With 2014 upon us, now is a good time to be looking towards the future of web design and how things are going to develop over the next 12 months.
In 2013, flat design became extremely popular in the design community, and is set to continue growing throughout next year. Embraced by large and influential names such as Google, Microsoft, eBay and Apple, to name but a few, the art of flat design is simply put, to…well, simplify!
Coupling plenty of open space and crisp edges with bright colours and two-dimensional or flat elements, flat design is a minimalistic design approach, which aims to give a clean look, making everything super-simple in order to increase usability for the end user.
Flat design isn’t just restricted to the web either, with many long-standing logos, from companies such as eBay, Yahoo!, Microsoft Windows and Facebook favouring flat, minimalist redesigns throughout 2013.
I’ve always been a big fan of a ‘less is more’ approach to design. Eliminating any needless elements not only gives a cleaner, crisper look, but also reduces any confusion for the site visitor, generally making things easier to find and use, which will hopefully lead to users being more engaged with your content. I for one am excited to see this trend develop over the next year as more designers get on board with this stripped back approach to design.
Following on from flat design, another design trend looking to gain prevalence in 2014 is the use of super saturated colours.
Arguably made popular by the love it or hate it redesign of Apple’s mobile operating system, iOS7, the use of bright, almost neon colours from the very top end of the RGB spectrum can create some really eye catching designs.
When coupled with flat design, and used in moderation, super saturated colours could be an interesting way to add a bit of colour to a design, and I’m looking forward to hopefully get an opportunity to use them in one of my designs next year.
Another factor of flat design, this trend I’m particularly pleased to see growing in popularity; a renewed focus on typography.
A frequent proponent of the phrase ‘content is king’, seeing a website with lots of nicely set typographical elements and minimal images makes me very happy. Through the use of high quality fonts, plenty of white space to give the content room to breathe, and a sparing use of imagery, both web and print projects can become instantly more engaging.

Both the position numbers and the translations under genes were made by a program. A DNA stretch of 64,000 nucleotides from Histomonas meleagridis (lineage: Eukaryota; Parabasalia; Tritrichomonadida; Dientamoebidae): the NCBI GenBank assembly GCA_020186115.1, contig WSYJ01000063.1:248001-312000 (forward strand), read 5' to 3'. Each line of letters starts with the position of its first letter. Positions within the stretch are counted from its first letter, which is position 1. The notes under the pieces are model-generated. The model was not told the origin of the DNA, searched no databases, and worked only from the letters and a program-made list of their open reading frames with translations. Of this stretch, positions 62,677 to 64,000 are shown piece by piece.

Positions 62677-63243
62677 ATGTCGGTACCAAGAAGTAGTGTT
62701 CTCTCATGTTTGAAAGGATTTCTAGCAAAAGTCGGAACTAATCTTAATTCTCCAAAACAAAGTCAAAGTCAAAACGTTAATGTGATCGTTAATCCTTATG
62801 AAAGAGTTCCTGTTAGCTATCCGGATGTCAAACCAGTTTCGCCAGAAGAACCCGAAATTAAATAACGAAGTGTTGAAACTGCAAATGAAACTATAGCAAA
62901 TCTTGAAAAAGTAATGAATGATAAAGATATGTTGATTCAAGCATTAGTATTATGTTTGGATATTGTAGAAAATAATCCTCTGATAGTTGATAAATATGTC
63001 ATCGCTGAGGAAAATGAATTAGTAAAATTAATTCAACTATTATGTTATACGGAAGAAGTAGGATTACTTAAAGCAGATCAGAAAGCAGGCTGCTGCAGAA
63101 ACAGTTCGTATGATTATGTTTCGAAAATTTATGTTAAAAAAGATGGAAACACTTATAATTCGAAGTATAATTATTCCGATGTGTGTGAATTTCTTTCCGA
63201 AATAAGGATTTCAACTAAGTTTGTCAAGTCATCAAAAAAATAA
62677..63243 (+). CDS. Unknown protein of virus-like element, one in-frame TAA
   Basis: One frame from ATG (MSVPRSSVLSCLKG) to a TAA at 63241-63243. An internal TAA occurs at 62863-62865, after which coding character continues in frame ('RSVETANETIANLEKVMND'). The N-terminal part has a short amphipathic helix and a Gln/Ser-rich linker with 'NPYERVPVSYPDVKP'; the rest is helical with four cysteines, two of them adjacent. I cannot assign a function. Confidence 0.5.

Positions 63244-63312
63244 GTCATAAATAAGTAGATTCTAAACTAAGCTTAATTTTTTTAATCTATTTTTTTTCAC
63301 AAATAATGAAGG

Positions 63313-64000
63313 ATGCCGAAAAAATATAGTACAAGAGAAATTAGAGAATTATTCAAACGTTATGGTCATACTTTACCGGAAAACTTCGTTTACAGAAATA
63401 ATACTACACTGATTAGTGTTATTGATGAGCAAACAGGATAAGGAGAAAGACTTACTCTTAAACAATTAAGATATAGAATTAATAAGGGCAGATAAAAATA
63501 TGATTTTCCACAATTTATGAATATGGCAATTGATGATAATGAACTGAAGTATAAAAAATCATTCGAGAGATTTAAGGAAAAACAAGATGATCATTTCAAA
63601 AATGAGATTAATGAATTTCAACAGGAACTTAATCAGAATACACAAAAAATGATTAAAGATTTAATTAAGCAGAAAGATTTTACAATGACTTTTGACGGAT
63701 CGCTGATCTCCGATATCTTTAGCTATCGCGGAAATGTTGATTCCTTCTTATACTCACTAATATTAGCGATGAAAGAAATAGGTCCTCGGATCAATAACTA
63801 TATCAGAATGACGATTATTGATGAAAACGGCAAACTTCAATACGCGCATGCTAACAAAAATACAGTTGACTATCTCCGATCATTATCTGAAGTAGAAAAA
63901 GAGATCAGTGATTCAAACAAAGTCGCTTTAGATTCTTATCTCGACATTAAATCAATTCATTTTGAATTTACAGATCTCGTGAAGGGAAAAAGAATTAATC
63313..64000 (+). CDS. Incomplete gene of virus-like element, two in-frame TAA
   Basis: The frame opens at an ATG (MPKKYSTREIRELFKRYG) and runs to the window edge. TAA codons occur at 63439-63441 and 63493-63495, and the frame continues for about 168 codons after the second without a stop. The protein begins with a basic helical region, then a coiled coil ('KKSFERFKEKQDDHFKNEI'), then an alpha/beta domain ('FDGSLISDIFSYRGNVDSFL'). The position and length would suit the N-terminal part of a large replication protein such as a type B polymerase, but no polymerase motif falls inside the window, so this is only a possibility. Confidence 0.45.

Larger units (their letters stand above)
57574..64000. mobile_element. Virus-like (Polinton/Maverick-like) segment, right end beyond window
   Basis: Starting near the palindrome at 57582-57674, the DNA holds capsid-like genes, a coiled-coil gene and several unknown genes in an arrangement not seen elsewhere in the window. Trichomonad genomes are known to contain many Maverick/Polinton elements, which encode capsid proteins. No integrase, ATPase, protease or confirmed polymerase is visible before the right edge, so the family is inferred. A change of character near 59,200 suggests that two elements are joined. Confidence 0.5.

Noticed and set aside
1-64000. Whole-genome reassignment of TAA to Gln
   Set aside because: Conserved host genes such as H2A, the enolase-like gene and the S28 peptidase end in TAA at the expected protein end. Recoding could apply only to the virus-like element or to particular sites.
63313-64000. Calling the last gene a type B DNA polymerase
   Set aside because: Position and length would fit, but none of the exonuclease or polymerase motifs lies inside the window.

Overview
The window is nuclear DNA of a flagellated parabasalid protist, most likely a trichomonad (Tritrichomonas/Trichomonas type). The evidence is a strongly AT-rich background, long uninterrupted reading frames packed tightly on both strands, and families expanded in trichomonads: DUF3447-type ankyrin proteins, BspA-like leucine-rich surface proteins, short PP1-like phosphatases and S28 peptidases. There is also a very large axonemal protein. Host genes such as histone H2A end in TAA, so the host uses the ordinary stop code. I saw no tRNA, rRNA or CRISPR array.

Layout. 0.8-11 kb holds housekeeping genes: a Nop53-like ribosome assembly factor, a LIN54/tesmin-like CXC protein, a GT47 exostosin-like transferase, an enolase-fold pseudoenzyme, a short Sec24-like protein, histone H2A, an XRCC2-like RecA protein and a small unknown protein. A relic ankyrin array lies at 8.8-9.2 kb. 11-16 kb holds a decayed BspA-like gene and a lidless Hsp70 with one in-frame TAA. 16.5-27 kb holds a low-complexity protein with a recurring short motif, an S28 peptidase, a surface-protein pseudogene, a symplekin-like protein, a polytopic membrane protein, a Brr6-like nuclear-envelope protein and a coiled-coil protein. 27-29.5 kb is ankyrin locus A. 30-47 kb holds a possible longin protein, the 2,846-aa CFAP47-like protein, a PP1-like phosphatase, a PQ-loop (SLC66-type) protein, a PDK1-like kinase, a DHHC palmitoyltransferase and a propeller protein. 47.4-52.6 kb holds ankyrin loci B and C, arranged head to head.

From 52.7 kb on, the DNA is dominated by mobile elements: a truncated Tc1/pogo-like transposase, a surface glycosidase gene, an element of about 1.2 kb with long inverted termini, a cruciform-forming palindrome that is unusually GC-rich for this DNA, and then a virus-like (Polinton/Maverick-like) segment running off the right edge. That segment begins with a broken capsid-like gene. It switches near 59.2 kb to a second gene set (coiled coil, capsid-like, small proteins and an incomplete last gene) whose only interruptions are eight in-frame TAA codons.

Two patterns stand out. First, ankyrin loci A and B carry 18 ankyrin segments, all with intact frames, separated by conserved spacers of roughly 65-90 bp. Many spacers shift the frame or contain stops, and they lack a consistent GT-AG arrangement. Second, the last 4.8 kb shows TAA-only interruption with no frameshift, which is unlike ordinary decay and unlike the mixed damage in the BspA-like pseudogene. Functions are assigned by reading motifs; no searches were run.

In almost complete opposition to a focus on typography, the use of full screen photos and videos looks set to grow in popularity over the next 12 months. This can be a great way to instantly capture a visitor’s attention, getting your message across in a matter of seconds.
The use of appropriate, top quality images can really add another dimension to a website, and using them in such an overt way can create some truly captivating designs.
With the increase in support for web style sheet language CSS3, comes further opportunities and the capability to utilise animation in web designs. No longer reliant on web technologies such as Flash, subtle animations can be used to emphasise elements of a design, whilst more elaborate use of animation can create some wonderfully intricate design and development showcases, and is becoming more frequently used to create more interactive, engaging websites.
Yes, this is cheating a bit, as mobile and responsive design has been around for a while now and is currently much more than a trend, but I feel that it still needs a mention here. As more and more people use mobile devices such as phones and tablets to browse the Internet, designing for any and every screen size has never been more important. Throw in different screen resolutions (Apple’s Retina display for example) and you’ve got potentially hundreds of different screen sizes and display qualities to consider when designing and developing any new website.
Here at Statement we believe that supporting as many screens as possible is important, which is why we design and develop all sites responsively from the get-go as standard.
Looking back on this list, it’s interesting to try and guess what design trends we’ll be talking about at this time next year, and to wonder whether the ones listed above will still be around then too. During the next year, I’m hoping to use all of the above at some point (again in some cases), and even more excitingly, remix or completely break the trends and do something a little different.
So here’s to a design filled 2014, may yours be full of clean lines, sensible typography and exquisite animations.